Separated from the bedroom by a canvas wall divider, is a respectably sized en-suite bathroom, with hot and cold running water. Central to the room are twin basins, with a large mirror above each, while both the toilet and an indoor shower are hidden discreetly behind canvas screens. More fun, though, is a private outside shower where you can take in more of those fantastic views.

On the practical side, there’s plenty of shelving and hanging space, as well as an electronic safe, a laundry basket and anti-mosquito sprays etc, while creature comforts come in the form of fluffy towels and bathrobes, and complimentary toiletries.

Chitabe offers a classic dry-land safari experience, with activities focusing on 4WD game drives with the bonus of spotlit drives after sundowners. All are conducted in covered open-sided safari vehicles, in which everyone has a 'window' seat.

The Chitabe reserve supports a varied range of animal and birdlife, with numerous leopards thriving on a prolific population of impala, and a good record of wild dog sightings, which are always a highlight. Other regular sightings are giraffe and zebra, and there are also good populations of buffalo and elephant, as well as lion.

Chitabe was the location for photographs by the camp’s owners, Dave and Helene Hamman, in Running Wild: Dispelling the Myths of the African Wild Dog – and our most recent visit in September 2017 confirmed that there are epic wild dog sightings in the area. The 32-strong pack of dogs that we watched playing with each other before going out on a hunt is reportedly the largest in the Delta, and unusually has two breeding females. We also saw several honey badgers, and spent an hour and a half with an obliging cheetah and her cub. The birdlife was also excellent and varied, from wattled cranes to ground hornbills. We were really spoilt during our stay!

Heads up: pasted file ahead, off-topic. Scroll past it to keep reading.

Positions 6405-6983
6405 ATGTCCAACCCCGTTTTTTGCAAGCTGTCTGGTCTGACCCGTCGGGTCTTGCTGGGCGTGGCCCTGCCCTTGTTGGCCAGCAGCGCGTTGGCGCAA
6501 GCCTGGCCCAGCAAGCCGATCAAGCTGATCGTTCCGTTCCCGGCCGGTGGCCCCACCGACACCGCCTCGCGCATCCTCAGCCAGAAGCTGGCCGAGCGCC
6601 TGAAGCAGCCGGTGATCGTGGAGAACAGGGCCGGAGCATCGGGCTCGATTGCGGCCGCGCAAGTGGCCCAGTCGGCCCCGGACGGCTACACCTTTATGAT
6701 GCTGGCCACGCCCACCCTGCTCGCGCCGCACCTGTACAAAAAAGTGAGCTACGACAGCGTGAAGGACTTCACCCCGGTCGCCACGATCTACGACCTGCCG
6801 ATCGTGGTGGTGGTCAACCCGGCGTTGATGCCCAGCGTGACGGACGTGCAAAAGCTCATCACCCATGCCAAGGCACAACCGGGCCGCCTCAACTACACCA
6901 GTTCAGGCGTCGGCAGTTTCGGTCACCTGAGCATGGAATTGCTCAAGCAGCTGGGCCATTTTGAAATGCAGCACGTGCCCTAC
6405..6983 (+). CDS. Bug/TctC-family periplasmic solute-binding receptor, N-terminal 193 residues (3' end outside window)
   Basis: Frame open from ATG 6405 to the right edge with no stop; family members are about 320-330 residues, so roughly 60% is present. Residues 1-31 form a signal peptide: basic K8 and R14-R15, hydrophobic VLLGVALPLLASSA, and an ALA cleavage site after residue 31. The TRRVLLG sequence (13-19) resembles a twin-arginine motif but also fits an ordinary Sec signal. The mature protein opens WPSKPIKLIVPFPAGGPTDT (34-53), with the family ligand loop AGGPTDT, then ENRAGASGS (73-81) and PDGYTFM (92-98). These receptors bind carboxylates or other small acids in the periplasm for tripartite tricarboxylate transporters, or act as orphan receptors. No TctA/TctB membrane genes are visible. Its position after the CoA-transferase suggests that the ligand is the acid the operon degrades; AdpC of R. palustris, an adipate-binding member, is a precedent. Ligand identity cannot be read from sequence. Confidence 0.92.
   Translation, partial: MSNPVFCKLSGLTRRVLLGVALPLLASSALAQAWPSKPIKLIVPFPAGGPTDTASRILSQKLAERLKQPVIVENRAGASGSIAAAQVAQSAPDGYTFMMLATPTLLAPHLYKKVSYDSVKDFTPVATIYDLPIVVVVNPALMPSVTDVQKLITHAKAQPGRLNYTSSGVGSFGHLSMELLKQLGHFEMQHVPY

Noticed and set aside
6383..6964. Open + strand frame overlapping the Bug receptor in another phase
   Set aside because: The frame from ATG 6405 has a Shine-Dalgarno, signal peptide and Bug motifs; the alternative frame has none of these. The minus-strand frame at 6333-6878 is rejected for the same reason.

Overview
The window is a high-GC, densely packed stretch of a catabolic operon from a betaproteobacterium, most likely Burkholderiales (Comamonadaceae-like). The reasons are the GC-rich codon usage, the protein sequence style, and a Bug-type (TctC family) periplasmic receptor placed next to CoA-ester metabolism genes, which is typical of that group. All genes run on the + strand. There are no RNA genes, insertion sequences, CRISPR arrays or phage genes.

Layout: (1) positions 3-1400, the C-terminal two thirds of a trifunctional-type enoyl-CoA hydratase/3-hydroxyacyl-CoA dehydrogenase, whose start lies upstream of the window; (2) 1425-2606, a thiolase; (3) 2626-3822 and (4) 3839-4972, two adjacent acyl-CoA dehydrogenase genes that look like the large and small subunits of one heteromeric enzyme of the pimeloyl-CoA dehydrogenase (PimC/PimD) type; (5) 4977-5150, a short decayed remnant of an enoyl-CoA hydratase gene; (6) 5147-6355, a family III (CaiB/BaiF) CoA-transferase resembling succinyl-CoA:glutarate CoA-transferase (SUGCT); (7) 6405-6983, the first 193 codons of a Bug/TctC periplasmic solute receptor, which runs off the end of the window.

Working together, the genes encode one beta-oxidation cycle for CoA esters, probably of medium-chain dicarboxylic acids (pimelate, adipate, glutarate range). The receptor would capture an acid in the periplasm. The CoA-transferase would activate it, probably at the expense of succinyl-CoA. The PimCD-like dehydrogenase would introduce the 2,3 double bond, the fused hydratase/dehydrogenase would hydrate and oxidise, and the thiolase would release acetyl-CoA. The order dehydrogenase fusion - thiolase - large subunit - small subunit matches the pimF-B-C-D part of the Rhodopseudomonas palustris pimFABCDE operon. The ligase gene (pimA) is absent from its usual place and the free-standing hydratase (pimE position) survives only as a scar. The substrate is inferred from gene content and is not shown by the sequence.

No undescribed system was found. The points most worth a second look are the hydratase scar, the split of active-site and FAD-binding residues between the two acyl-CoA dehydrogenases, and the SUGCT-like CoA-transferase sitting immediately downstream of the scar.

Our view

Chitabe Camp has historically been known for superb game viewing and its resident population of wild dog. The standard of guiding is very high, and the team is very enthusiastic about the area's wildlife. This, together with very comfortable accommodation, makes Chitabe a popular choice for visitors to the Okavango – so you're likely to need to book well in advance.


Location: Okavango Delta Safari Reserves, Botswana

Ideal length of stay: A three-night stay is ideal at Chitabe Camp.

Directions: Guests take a light-aircraft flight to the Chitabe airstrip, and it is then a half-hour game drive to camp.

Accessible by: Fly-and-Transfer

Key personnel

Owner: Flamingo Investments (Dave & Helene Hamman) and Wilderness Safaris.

Food & drink

Usual board basis: Full Board

Food quality: On our last visit to Chitabe in September 2017 our meals were very tasty. The camp is able to cater for most dietary requirements as long as they are informed in advance.

For early-morning breakfast, before your morning game drive, there is a choice of cereal, porridge, fruit and muffins, alongside tea, coffee and fruit juice.